alexa Mineral Nanoparticles in Waste: Potential Sources, Occurrence in Some Engineered Nanomaterials Leachates, Municipal Sewage Sludges and Municipal Landfill Sludges
ISSN: 2155-952X

Journal of Biotechnology & Biomaterials
Open Access

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Research Article

Mineral Nanoparticles in Waste: Potential Sources, Occurrence in Some Engineered Nanomaterials Leachates, Municipal Sewage Sludges and Municipal Landfill Sludges

Pierre Hennebert1*, Amandine Anderson2and Patricia Merdy2

1INERIS-Institut National de l’Environnement Industriel et des Risques, Domaine du Petit Arbois BP33, F-13545 Aix-en-Provence, France

2PROTEE, Université de Toulon, BP 20132, F-83957 La Garde Cedex, France

*Corresponding Author:
Hennebert P
INERIS-Institut National de l’Environnement Industriel et des Risques
Domaine du Petit Arbois BP33, F-13545 Aix-en-Provence, France
Tel: +33611121352
Fax: +33442971489
E-mail: [email protected]

Received date: May 10, 2017; Accepted date: June 22, 2017; Published date: June 29, 2017

Citation: Hennebert P, Anderson A, Merdy P (2017) Mineral Nanoparticles in Waste: Potential Sources, Occurrence in Some Engineered Nanomaterials Leachates, Municipal Sewage Sludges and Municipal Landfill Sludges. J Biotechnol Biomater 7:261. doi:10.4172/2155-952X.1000261

Copyright: © 2017 Hennebert P, et al. This is an open-access article distributed under the terms of the Creative Commons Attribution License, which permits unrestricted use, distribution, and reproduction in any medium, provided the original author and source are credited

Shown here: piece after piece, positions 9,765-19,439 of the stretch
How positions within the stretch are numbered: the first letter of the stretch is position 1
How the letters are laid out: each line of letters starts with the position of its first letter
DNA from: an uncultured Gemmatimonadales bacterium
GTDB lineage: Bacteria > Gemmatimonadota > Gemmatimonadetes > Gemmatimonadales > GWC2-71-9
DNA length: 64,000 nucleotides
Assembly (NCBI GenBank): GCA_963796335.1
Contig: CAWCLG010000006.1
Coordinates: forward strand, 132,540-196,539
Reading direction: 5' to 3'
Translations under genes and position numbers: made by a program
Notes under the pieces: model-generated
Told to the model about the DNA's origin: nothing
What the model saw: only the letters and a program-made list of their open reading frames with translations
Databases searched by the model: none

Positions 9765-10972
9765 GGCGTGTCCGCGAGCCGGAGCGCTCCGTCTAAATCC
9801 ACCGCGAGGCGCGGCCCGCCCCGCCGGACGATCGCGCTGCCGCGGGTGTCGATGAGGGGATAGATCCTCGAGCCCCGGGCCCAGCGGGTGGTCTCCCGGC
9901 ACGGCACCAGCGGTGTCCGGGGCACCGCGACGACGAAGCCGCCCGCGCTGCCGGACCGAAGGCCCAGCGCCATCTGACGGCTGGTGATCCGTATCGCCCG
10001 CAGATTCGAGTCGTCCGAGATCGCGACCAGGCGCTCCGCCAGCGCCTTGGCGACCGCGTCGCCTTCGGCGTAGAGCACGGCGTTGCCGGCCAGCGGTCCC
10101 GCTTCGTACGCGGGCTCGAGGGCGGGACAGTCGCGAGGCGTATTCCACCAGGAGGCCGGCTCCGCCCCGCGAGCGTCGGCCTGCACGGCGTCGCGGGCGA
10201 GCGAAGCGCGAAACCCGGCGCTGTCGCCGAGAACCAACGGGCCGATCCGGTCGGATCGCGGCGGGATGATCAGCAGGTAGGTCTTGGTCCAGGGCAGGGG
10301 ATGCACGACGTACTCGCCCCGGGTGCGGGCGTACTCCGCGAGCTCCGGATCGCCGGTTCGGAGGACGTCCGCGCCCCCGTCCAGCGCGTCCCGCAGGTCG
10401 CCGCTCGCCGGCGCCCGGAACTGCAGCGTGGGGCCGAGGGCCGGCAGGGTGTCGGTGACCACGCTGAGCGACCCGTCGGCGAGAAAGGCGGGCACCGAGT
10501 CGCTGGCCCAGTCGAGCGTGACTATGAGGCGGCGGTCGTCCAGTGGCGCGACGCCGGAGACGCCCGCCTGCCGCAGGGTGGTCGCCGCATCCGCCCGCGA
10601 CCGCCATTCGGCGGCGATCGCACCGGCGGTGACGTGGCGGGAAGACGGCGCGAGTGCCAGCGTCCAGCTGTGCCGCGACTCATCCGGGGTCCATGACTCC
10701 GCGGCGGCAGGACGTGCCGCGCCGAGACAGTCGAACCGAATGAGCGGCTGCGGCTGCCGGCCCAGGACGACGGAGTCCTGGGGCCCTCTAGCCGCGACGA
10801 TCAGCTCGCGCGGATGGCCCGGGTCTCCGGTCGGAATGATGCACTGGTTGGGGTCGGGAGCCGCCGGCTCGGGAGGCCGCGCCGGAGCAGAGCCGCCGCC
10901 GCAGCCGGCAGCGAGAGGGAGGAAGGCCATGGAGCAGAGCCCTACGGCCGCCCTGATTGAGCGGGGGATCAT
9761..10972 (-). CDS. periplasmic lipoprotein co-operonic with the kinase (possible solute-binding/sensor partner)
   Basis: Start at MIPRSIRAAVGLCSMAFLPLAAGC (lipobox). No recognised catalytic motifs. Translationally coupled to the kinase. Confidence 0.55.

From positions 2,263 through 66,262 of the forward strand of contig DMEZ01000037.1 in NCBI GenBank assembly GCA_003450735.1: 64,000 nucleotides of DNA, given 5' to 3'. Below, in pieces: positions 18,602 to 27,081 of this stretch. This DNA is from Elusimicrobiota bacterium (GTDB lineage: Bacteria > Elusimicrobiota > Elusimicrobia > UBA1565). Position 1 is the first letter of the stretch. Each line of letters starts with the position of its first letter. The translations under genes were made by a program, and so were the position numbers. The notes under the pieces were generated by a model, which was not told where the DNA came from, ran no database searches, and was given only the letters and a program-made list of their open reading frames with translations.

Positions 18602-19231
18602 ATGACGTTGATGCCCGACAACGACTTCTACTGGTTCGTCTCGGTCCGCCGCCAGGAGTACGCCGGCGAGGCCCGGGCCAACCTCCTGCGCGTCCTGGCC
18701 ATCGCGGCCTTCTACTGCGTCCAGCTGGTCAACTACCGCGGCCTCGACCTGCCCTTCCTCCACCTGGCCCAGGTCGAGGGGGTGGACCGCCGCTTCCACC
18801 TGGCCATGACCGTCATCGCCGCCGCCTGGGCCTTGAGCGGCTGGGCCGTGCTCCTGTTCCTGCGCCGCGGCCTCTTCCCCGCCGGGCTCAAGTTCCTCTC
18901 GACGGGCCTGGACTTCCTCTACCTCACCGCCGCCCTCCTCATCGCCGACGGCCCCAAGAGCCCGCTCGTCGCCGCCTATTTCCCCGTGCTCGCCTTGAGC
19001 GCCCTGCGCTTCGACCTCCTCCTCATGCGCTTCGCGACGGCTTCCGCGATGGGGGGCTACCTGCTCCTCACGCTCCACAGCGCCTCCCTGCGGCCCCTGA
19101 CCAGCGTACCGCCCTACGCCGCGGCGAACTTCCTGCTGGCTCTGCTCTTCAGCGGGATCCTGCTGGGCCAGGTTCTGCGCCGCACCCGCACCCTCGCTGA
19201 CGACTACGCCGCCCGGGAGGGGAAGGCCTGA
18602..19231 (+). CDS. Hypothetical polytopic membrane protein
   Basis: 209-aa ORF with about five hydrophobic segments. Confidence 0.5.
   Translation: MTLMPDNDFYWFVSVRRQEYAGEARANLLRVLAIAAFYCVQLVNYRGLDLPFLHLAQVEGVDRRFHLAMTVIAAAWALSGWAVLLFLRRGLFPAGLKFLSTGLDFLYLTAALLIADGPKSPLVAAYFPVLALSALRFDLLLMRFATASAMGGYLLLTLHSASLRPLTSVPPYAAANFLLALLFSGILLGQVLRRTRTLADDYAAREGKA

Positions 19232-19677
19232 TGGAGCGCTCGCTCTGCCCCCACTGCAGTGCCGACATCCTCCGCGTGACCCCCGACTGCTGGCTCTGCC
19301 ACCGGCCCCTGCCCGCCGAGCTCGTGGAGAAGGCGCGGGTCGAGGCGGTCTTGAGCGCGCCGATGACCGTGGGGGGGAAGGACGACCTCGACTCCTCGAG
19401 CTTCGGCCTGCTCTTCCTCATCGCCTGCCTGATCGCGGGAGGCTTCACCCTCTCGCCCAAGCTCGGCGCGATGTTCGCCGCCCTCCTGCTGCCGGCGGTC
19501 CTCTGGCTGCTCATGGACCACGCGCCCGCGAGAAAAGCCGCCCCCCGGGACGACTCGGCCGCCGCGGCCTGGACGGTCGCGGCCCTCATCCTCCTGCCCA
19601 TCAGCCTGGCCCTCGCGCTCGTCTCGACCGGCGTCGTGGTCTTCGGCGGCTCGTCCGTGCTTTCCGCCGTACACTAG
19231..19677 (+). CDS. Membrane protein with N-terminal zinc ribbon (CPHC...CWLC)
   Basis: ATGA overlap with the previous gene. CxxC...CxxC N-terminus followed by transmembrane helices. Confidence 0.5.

Environmental assessment of engineered nanoparticles (ENPs) currently suffers from lack of data on production, emission, behaviour and fate in natural compartments. This paper aims to bring factual data on production amounts of ENPs and emission of mineral elements in a colloidal or nanoparticulate forms stemming from products, (e.g. cosmetics, paints, concretes) and from two potential waste sinks, namely municipal sewage sludge and nonhazardous waste landfill sludge. Based on the declaration of production and importation of ENPs in France in 2014, we set out a classification of ENPs substances comprising carbon black, organic pigments, miscellaneous organic substances and mineral ENPs. These mineral ENPs were sub-classified on the basis of production and CLP ecotoxicological and hazard classifications. Major elements (Group #1) encompass ENPs substances ubiquitous in total contents, and also as a colloid fraction in waste leachates (Si, Ca, Ti, Al, Mg, Fe, Mn, P). Minor elements were divided as ENPs with soluble substances and dissolved metal ions non-classified as ecotoxic (Group #2: Ba, Bi, Cr (III), Sr, Zr, La, Pd, Mo, W, Y, Au) or with soluble substances classified as ecotoxic and hazard statement code in the CLP regulation (Group #3: Ce, Cu, Zn, Ni, Sb, Ag, Co). Paints, concrete and particularly cosmetics proved to be sources of ENPs. Colloidal forms of elements or ENPs were found in leachate obtained from paint (Si), in cosmetics leachates (Al, Si, Ti and Zn), and in one demolition concrete (Ti). No nanoparticulate forms or fraction of Ag, Ce, Ti and Zn were identified by TEM/EDS in municipal sewage sludge. However, sewage sludge could be a sink for Group #3 elements such as Ag and Ce, since their total concentrations were significant. Based on landfill leachates from municipal solid wastes, the colloidal fraction frequently contained elements of Group #3 (Ni, Zn, Cu, Co and Sb) but with low mean concentration and more rarely Ag and Ce, indicating that the fluxes of these elements from the landfill cells should be low, except for Ce. Landfills seem to not emit ENPs in their leachates. From a regulative aspect, monitoring of Ag in sewage sludge for agricultural use could be of concern.


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